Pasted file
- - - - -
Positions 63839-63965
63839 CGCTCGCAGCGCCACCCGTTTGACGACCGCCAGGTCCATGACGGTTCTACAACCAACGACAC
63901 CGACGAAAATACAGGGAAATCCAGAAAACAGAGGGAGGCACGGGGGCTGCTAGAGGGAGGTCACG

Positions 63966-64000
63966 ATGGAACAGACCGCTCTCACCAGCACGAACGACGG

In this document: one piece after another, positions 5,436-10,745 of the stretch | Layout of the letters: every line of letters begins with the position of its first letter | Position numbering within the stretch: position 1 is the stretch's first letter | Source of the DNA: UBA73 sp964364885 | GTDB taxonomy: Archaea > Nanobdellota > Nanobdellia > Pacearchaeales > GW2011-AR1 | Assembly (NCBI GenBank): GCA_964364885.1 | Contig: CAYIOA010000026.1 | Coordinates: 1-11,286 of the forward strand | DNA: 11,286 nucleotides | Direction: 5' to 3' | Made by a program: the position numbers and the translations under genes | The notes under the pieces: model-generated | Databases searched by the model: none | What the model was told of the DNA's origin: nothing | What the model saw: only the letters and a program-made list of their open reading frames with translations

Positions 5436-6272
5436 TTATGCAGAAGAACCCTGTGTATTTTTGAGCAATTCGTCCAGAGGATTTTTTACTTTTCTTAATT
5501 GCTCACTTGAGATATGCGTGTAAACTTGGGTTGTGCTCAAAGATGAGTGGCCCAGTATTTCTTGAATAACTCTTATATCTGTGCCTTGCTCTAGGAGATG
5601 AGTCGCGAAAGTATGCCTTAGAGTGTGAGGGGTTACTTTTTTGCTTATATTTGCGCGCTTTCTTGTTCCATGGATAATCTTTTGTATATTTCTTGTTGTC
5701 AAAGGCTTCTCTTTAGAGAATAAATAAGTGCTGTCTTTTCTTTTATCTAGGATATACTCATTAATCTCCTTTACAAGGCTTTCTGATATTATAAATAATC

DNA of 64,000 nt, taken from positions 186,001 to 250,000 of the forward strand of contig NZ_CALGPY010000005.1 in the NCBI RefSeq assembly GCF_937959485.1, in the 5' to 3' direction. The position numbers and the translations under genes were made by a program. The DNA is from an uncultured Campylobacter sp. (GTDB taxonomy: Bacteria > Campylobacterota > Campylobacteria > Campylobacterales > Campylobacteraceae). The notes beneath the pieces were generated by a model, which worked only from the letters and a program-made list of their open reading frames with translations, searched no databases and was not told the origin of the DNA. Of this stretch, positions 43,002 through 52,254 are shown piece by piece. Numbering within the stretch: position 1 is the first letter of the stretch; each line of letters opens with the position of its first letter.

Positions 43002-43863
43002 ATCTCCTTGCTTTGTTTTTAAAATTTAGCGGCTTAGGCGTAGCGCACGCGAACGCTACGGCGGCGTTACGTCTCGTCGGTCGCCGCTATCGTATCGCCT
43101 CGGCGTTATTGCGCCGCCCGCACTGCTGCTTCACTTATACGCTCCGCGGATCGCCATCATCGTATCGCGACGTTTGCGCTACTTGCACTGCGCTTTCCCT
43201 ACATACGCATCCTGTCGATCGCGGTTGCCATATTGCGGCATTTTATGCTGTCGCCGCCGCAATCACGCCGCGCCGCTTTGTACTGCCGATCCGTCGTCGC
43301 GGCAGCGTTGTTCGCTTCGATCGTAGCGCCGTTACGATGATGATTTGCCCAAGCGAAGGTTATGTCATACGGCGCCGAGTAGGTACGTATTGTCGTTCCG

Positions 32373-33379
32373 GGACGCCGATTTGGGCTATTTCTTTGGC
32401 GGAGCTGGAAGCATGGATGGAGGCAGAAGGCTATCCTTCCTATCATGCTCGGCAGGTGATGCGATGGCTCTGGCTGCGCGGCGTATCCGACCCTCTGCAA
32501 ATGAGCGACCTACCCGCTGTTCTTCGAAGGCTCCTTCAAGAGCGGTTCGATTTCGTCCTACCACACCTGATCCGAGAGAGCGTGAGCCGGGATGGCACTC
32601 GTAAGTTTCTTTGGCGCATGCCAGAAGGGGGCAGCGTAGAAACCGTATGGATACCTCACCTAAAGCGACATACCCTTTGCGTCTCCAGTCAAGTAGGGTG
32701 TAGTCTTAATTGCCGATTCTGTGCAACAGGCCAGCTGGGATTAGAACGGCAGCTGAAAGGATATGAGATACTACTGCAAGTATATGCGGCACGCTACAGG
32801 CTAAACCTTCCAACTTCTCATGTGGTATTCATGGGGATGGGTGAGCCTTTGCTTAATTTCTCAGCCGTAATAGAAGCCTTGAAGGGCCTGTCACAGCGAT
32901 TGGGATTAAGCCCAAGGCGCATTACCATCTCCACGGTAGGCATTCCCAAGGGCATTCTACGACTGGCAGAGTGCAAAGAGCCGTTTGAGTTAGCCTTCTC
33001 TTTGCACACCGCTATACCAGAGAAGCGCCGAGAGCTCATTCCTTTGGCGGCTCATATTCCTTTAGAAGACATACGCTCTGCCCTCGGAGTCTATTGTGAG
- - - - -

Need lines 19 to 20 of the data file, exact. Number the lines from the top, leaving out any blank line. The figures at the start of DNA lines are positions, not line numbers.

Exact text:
32373 GGACGCCGATTTGGGCTATTTCTTTGGC
32401 GGAGCTGGAAGCATGGATGGAGGCAGAAGGCTATCCTTCCTATCATGCTCGGCAGGTGATGCGATGGCTCTGGCTGCGCGGCGTATCCGACCCTCTGCAA